It is unlikely that a lot of Chinese know that Guam is the closest you can get to the United States from China. The island in the western Pacific is less than five hours flying time from the mainland and has a lot to offer when it comes to tourism.
For instance, tourists can take airplane rides over the sea, drive sports cars, watch dolphins play, go snorkeling or scuba diving to explore Guam’s underwater world, which features more than 400 types of coral, and 700 types of fish.
“The water parks and the Under Water World are favorites with children and young people,” says Pilar Laguana, the global marketing director at the Guam Visitors Bureau.
Another highlight of Guam is duty-free shopping where visitors can take Guam’s local Lam Lam bus (trolley) from one shopping station to the next.
“In Guam, sales staff do not hassle you when you are shopping,” says Laguana.
Guam’s annual shopping festival covers New Year and the Chinese Spring Festival holidays.
As for other attractions, Guam’s Chamorro culture offers many unique tastes and flavors.
Among them is red rice, which is made from the seeds of the Achote (Annatto) tree.
Guam is also a great place for romance. There are about 10,000 weddings hosted in Guam each year.
Li Mengran, the public relations manager of Beijing Utour International Travel Service Co, a major outbound-travel operator in China, says: “Most of our guests are young people who go there to enjoy their honeymoons or vacations.”
Utour has developed products for Guam since 2011, and most trips last 5-6 days.
Recent celebrity weddings on Guam have boosted the island’s profile, says Li.
Meanwhile, Guam is doing its bit to grab a bigger slice of the Chinese tourism market.
The Guam Visitors Bureau kicked off its campaign with a road show in Beijing on Feb 27, and other events will be held in Shanghai, Hangzhou in Zhejiang province and Guangzhou in Guangdong province.
The Guam tourism authority says 2017 is its “Year of Love”, and so it plans to showcase Guam as a destination for weddings, honeymoons and anniversaries.
Expanding on the theme, Laguana says: “Guam is a combination of natural landscapes, cultural heritage and shopping. And it is also an ideal destination to experience American style leisure with water sports without the crowds.”
As to why Guam is targeting China, it says it is because the country is an important travel market, and one that the island is committed to tapping.
According to China Tourism Academy statistics, Chinese outbound travel in 2015 increased 9.8 percent year on year, to more than 117 million outbound trips.
And, benefiting from the 10-year US multi-entry visa policy, Guam is seeing an increase in traffic from China.
Last year, Guam took in over 26,000 mainland visitors, up 11.4 percent on the previous year.
And the Guam bureau hopes to boost the numbers with help from Chinese travel agencies, and trade events such as workshops and seminars to help the Chinese learn more about the destination, and to get familiar with its festivals and events, says Laguana.
An international music festival and a marathon will also be staged on the island to spice up the visitor experience.
The Guam International Marathon in April will have various events, including a half marathon and 10K and 5K races. The race route will showcase Guam’s scenery.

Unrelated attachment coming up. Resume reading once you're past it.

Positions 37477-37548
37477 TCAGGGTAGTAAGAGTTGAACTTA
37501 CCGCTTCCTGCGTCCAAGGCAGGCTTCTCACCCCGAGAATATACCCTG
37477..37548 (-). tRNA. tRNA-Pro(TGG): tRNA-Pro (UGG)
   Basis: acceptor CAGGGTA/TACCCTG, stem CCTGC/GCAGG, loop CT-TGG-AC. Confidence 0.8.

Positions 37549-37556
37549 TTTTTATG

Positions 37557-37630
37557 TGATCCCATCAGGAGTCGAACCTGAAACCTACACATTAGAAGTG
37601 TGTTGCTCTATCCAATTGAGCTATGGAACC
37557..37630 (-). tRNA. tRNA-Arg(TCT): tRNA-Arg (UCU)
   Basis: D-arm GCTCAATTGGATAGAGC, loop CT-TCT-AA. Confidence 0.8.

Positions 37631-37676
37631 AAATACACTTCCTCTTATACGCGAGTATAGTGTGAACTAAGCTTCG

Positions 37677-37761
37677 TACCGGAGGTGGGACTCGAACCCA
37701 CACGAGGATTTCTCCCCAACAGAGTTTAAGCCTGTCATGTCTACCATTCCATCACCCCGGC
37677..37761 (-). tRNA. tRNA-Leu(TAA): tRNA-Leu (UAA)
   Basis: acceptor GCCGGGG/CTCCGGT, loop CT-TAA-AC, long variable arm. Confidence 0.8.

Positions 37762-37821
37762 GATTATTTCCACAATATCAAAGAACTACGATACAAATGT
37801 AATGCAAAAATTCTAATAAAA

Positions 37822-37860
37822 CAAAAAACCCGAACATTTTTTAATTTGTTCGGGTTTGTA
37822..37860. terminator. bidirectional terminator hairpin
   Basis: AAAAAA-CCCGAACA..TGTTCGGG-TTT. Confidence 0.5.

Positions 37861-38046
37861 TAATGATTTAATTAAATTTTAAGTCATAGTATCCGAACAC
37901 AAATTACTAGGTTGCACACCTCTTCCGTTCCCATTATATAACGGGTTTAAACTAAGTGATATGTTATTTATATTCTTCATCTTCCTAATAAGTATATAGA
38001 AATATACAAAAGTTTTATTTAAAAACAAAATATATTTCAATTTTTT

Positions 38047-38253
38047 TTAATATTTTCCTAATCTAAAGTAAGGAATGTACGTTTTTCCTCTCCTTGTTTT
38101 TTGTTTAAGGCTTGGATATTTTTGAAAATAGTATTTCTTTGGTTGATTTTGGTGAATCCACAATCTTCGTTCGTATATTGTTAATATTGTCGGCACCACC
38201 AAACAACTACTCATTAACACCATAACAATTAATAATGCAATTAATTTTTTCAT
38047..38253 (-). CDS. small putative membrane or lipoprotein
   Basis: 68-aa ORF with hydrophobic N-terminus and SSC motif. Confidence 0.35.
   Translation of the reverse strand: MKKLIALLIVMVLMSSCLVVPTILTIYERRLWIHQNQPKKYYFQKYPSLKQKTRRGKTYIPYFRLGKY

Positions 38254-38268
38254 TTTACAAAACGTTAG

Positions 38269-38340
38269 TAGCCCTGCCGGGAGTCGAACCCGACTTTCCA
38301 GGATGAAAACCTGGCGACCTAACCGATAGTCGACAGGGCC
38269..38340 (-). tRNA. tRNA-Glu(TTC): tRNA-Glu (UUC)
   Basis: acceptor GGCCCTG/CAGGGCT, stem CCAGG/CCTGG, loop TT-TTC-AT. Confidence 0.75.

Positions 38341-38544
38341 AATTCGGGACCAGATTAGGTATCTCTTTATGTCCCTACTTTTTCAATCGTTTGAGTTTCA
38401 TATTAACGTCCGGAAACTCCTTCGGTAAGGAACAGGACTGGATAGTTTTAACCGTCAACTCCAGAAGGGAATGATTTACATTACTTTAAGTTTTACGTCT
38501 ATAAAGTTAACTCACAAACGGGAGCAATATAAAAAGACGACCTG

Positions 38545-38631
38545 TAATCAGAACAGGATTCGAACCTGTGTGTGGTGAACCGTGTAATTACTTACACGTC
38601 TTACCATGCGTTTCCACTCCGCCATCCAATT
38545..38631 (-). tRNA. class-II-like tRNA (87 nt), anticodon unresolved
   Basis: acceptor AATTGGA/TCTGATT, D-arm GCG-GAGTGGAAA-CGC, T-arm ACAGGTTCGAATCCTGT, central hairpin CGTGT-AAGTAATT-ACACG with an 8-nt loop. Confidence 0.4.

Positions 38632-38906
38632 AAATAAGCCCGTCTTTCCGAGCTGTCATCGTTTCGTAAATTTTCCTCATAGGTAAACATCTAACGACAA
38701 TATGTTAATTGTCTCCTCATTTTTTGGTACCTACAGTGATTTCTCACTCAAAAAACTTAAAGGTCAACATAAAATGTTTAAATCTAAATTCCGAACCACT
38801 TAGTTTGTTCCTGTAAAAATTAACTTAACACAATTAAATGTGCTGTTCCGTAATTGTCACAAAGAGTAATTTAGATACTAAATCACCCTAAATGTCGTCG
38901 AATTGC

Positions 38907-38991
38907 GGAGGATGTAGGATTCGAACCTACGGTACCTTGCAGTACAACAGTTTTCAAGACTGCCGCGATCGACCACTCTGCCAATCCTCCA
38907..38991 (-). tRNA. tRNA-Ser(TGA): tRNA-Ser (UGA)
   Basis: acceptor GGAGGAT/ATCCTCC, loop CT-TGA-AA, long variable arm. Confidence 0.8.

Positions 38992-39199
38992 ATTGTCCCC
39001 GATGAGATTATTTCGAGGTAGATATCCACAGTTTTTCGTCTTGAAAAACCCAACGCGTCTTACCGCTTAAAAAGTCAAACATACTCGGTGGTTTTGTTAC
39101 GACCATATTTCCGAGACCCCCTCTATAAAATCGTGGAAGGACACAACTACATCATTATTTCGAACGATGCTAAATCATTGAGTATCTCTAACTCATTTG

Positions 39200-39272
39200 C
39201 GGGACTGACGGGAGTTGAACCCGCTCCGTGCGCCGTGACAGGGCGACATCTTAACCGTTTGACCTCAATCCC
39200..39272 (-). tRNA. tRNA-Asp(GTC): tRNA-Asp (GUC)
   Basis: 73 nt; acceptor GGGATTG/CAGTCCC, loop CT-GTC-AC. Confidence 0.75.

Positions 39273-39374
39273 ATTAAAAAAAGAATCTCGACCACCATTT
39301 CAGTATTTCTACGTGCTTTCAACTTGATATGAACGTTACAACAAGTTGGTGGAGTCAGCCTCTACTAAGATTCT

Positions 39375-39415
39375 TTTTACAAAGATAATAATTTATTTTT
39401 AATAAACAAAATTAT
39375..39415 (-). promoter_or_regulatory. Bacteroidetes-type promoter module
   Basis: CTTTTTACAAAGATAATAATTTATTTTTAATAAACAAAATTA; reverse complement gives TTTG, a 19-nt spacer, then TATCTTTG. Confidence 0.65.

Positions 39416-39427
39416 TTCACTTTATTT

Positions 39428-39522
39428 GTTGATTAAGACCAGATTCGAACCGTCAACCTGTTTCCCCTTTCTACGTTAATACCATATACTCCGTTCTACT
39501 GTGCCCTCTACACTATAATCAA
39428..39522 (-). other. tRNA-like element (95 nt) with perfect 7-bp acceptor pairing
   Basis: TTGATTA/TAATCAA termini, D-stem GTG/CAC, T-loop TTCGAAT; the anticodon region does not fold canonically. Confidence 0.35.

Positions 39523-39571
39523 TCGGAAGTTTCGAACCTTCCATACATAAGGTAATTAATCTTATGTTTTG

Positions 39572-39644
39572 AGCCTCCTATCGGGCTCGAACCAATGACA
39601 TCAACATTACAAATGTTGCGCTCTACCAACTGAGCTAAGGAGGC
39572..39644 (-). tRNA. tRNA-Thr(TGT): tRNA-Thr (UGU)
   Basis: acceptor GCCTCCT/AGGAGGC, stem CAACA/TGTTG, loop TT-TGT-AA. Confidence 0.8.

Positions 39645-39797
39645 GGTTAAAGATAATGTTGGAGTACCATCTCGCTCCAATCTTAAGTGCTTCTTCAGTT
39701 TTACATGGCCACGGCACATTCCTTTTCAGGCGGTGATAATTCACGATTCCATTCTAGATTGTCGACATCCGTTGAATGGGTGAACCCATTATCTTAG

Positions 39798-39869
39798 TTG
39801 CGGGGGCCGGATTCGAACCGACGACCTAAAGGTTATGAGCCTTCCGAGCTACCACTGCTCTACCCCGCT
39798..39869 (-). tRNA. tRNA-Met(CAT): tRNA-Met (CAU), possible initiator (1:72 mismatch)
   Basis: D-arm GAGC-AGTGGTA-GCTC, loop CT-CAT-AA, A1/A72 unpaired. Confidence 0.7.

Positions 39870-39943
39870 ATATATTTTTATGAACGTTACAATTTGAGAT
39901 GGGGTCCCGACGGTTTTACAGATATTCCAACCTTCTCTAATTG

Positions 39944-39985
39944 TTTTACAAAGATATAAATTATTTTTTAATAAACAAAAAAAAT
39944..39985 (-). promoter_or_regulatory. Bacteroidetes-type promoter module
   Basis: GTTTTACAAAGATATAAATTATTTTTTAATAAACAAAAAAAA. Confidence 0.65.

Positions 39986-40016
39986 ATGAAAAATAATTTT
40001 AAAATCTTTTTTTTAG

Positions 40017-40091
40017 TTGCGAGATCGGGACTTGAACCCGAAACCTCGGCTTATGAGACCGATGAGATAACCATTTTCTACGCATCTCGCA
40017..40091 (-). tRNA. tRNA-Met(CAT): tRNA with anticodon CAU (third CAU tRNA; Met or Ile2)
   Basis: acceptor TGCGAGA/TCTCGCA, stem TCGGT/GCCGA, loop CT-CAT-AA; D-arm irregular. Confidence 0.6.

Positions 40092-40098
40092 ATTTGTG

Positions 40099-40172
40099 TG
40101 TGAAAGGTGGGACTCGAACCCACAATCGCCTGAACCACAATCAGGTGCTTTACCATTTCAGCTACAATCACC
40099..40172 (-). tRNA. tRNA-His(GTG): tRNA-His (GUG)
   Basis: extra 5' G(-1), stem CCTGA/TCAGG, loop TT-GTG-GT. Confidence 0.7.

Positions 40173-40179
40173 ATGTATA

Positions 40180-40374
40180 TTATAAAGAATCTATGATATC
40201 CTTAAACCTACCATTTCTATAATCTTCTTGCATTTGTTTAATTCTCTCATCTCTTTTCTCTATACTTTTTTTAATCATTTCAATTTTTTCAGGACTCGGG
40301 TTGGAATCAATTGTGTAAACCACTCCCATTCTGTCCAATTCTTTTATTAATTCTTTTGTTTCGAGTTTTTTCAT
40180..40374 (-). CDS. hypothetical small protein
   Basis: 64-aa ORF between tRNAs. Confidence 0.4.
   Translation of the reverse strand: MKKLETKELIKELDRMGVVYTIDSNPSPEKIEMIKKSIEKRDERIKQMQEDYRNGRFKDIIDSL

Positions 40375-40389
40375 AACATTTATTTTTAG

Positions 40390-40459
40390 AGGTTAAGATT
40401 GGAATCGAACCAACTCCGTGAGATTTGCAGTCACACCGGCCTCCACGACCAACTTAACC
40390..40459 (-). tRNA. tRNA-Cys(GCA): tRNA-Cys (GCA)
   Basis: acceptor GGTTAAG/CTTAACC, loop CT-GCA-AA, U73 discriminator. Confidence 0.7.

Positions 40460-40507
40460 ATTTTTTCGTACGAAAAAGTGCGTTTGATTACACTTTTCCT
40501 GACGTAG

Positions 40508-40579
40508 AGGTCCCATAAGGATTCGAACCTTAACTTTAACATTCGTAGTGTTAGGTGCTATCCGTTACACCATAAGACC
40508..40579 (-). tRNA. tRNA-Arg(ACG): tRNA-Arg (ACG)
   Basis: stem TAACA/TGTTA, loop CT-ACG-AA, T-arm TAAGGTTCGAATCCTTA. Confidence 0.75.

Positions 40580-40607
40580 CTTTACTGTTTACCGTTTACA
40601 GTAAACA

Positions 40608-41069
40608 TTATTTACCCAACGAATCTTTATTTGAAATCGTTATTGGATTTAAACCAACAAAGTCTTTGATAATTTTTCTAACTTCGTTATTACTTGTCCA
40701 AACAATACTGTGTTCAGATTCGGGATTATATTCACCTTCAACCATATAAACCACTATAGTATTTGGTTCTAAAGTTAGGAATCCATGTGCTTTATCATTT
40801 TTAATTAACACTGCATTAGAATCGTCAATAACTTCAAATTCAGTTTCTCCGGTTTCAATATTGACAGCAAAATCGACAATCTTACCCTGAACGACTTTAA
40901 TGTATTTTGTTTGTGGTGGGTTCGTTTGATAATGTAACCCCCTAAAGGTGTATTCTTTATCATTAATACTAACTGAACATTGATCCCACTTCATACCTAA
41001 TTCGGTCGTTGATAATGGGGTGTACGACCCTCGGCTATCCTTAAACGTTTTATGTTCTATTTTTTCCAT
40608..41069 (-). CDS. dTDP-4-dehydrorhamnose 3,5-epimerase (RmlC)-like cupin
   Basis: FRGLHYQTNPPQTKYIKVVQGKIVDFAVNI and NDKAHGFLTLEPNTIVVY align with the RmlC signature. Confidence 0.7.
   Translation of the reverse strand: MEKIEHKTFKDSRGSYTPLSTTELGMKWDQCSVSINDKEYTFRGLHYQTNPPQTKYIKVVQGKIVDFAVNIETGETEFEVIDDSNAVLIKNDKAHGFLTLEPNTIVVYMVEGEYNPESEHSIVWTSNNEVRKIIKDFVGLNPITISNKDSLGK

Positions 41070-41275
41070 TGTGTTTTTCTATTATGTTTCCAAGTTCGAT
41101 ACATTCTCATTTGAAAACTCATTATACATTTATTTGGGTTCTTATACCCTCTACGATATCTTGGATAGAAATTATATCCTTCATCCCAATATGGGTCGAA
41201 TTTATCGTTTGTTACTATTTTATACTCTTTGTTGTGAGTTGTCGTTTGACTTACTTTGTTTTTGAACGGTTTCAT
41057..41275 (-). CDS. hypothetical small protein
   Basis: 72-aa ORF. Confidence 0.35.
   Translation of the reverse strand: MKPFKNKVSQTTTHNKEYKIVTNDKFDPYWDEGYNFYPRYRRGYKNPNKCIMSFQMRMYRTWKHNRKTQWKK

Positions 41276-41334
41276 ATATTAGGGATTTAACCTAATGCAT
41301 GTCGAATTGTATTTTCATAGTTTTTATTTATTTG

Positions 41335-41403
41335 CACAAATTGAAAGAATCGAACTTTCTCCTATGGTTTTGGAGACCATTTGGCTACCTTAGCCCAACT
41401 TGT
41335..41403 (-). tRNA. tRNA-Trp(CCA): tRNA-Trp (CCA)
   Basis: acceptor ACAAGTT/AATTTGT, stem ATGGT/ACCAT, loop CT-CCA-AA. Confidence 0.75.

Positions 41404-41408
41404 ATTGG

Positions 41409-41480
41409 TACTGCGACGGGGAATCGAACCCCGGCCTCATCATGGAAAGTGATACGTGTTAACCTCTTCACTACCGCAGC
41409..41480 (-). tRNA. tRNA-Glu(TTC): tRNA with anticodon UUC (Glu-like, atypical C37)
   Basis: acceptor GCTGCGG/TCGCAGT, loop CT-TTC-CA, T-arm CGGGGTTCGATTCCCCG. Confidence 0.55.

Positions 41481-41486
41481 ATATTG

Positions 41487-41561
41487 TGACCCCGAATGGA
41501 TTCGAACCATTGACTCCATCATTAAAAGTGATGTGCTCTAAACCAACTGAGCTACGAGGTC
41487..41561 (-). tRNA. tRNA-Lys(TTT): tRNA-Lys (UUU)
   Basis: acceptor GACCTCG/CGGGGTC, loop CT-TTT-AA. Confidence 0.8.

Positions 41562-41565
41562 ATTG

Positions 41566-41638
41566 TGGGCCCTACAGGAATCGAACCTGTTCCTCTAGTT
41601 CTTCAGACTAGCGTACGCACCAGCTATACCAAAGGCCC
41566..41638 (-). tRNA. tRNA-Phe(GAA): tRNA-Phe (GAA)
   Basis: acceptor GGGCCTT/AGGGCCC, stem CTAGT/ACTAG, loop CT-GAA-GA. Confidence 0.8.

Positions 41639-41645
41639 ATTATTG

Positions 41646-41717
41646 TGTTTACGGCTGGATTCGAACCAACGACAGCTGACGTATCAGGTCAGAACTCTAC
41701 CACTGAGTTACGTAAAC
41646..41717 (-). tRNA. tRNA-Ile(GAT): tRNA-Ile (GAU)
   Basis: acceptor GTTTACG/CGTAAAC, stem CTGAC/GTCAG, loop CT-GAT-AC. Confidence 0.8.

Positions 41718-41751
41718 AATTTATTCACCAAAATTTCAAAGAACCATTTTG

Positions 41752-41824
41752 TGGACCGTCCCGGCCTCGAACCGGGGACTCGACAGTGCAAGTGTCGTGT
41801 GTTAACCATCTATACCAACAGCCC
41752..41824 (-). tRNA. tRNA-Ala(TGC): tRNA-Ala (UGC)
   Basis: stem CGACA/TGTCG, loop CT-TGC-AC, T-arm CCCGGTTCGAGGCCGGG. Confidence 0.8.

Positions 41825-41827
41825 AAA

Diving enthusiasts have another reason to visit Guam as the local authorities plan to host an event to mark the centenary of the scuttling of the SMS Cormoran II on April 7.
This event will include a series of educational and diving opportunities, and is a great chance for diving enthusiasts who want to explore the shipwrecks of the SMS Cormoran and the Tokai Maru.
As for culture buffs, the Guam Micronesia Island Fair is an annual cultural event that showcases the vibrant culture of Micronesia.
Here, visitors can experience the best of Micronesia in one amazing weekend featuring master carvers, blacksmiths, traditional sailing experts, jewelers, weavers, dancers, musicians and chefs and experience customs that have been in place for a millennia.
For lovebirds, there are more than 20 churches in Guam where they can have a wedding ceremony.
“We have wedding companies to prepare everything, and help create lifelong memories,” says Laguana.
When it comes to travel industry tie-ups, the Guam authority has joined hands with the Chinese travel trade and airlines.
It has partnered with China’s biggest online travel agency Ctrip and popular travel information-sharing website Mafengwo to develop options for individual travelers. And it has done a number of workshops with BrandUSA in second tier cities in China, to promote the island to a wider audience.
“We will continue to engage with the Chinese media and with consumers through our events and social media platforms,” says Laguana.
The Guam bureau now has offices in Shanghai, Beijing, Guangzhou and Chengdu in Sichuan province, and is working with airlines to offer more convenient flight choices.
For those planning a trip, Hong Kong Express flies four times a week directly to Guam.
Separately, United Airlines operates a direct flight connecting Shanghai and Guam. The flight departs from Shanghai every Thursday and Sunday. The airline also has direct flights from Hong Kong, and offered chartered flights from Beijing during the Spring Festival holiday.
As for Guam’s ambitions for 2017. The island wants to welcome 35,000 Chinese visitors this year, it says.